The Harrison neighborhood in Minneapolis’s Near North community is shown with light blue tint in the route map. My route for the first day started at the intersection of Glenwood and Morgan Avenues (point A) and ended three blocks north of there at Olson Memorial Highway and Morgan Avenue (point B). How could I end other than where I started? I came in on the number 9 bus and left on the number 19. The blue line indicates the route I took between those points; the red lines are spurs. I went beyond my “every block” slogan by including a path through Theodore Wirth Park at the western edge of the neighborhood (and city) as well as, unintentionally, one block of an alley—more on that in due time.
Glenwood Avenue is the retail corridor in this neighborhood, and I started at a particularly interesting establishment: Venture North, which offers “coffee and bikes made to order.” (I only tested half of this proposition.) The coffee-shop portion is set up to be a community hub, not just a place to quickly dash through for a cup to go. That much is clear from the seating, reading material, and the hi-fi, complete with a wide range of LPs. However, the consumer experience only tells the smaller part of the story. After all, plenty of coffee shops strive to be places to spend time. What makes Venture North special is that it is owned by Redeemer Center for Life, a highly successful community development outgrowth of Redeemer Lutheran Church, and so the shop has a broader community-development mission that includes cultivating entrepreneurship, youth leadership, and health. Venture North turns out to have been the perfect introduction to the neighborhood because I saw other signs of Redeemer’s work across both days of walking.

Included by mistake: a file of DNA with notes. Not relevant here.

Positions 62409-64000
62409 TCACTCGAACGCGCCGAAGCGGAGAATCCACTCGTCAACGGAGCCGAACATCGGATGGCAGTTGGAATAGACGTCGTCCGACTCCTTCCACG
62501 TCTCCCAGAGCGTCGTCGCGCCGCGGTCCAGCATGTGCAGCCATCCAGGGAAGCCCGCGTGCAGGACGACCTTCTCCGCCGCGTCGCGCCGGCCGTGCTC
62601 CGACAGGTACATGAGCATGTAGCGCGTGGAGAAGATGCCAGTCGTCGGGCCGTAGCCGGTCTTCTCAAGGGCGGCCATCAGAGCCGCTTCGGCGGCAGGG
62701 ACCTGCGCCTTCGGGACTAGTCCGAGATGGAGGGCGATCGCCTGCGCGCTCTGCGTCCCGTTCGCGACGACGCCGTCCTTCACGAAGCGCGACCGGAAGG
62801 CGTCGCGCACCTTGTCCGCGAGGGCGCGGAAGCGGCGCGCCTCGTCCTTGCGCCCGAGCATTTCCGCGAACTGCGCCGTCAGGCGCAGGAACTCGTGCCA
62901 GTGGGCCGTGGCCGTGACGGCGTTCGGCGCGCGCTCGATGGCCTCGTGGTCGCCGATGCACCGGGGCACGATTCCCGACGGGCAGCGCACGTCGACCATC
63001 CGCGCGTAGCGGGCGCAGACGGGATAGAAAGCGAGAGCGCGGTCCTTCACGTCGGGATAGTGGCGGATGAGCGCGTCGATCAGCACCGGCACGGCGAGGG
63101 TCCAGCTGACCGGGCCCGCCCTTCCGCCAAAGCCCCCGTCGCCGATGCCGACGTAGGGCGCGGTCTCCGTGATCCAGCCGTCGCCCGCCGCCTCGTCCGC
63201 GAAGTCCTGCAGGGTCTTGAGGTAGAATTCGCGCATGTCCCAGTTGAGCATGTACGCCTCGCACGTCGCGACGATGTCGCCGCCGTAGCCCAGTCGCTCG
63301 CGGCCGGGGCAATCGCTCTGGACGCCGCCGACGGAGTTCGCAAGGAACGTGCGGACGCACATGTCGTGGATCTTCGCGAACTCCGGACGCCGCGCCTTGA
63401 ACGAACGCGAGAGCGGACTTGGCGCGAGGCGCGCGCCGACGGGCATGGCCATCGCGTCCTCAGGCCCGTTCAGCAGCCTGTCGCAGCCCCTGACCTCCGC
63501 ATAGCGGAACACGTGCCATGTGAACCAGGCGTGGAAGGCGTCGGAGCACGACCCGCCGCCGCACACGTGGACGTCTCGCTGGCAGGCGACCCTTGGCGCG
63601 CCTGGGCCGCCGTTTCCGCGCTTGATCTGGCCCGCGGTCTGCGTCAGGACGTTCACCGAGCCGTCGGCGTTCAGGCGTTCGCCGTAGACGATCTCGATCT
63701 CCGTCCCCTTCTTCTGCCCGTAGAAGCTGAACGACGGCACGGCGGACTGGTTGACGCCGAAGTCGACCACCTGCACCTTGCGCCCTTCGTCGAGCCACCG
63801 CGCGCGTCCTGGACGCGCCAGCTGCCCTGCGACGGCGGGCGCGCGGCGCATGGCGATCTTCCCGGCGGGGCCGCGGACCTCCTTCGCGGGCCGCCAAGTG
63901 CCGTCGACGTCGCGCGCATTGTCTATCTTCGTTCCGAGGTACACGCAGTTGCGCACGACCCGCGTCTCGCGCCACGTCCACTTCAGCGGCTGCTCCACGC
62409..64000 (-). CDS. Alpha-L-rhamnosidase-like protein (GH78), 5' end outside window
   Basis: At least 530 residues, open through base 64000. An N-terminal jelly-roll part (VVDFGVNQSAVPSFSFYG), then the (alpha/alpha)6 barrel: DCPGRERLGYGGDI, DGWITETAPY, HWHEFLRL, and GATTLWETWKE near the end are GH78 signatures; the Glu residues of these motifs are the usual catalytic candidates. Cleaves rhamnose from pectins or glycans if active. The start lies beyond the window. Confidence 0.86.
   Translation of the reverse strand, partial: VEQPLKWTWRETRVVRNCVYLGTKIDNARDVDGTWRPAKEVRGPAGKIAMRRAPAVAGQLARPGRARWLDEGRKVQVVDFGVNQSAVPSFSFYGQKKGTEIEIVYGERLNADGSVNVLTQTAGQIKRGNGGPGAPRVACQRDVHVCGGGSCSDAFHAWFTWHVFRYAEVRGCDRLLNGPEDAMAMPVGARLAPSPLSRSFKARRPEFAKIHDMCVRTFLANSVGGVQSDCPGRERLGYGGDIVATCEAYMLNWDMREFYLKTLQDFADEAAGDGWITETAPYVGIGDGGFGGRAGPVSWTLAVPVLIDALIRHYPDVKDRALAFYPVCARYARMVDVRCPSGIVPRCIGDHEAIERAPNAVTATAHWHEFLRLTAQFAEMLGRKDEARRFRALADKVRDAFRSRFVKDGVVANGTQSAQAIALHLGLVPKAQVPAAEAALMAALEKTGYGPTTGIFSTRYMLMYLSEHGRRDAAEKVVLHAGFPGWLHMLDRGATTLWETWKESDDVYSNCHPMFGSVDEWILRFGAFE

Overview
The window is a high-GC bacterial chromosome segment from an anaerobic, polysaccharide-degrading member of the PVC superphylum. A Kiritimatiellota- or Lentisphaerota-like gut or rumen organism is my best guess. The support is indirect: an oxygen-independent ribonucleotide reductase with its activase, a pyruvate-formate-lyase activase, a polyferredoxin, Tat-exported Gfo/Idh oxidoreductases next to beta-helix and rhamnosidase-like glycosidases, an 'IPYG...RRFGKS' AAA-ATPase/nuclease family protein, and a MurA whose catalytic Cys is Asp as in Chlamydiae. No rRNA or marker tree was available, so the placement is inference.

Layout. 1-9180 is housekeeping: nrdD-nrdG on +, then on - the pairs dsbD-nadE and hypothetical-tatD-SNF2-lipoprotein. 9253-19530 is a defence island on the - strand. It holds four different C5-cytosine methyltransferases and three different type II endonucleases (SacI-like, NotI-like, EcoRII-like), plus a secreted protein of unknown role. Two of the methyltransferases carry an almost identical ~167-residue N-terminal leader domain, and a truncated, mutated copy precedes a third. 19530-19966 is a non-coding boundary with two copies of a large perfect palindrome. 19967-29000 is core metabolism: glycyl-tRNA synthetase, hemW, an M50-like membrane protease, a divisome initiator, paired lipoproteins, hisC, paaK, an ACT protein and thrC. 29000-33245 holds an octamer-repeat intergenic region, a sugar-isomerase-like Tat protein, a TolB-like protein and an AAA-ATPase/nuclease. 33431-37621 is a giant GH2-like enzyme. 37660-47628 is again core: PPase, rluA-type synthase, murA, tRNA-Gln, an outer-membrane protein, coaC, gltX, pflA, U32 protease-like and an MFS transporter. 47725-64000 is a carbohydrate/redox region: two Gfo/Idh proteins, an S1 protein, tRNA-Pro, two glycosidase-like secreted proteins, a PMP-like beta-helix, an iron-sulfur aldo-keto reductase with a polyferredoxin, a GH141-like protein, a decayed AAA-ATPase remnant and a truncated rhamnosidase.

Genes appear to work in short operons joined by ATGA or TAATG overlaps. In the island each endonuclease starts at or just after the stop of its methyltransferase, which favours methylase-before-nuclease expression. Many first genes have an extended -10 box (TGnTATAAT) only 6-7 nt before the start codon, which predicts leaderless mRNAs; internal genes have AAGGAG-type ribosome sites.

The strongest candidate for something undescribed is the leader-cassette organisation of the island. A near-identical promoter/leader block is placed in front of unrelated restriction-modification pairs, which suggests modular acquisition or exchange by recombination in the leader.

Proceeding east on Glenwood, I only walked a single block before turning north on Logan Avenue, the dividing line I had established between the two days’ routes. That one block brought me past the front of Redeemer Lutheran itself, which includes a modern (1966) education wing harmonized with the gothic style of the 1929 church building.
One block north on Logan, I turned west on 4th Avenue North, which I would walk all the way to its tee intersection with Russell Avenue. The back side of the Redeemer complex had plenty of points of interest, but for me the real standout was a community oven.
The first few blocks only gave me a limited view of the neighborhood’s housing, but the pattern of diversity I initially observed would continue unabated. That is, residences from different decades, in different sizes, shapes, and styles, accommodating different numbers of dwelling units, stand next to one another—not in discrete zones or gradated trends, but building by building. Nearly all are from the 20th century, but that’s as far as I’d generalize. As Jane Jacobs recognized, this is the kind of neighborhood you get when money has flowed only gradually, rather than in a great cataclysmic gush.
Interestingly enough, the same diversity also carries over to the church buildings. Just a couple blocks from the 1929 gothic Redeemer Lutheran, a modern building from 1960 houses the Minneapolis Central Church of Christ on the northeast corner of 4th and Newton Avenues. The building permit index card shows the original occupant was the Finish Apostolic Lutheran Church, a fact that would gain additional significance in the context of my second day’s walk—stay tuned.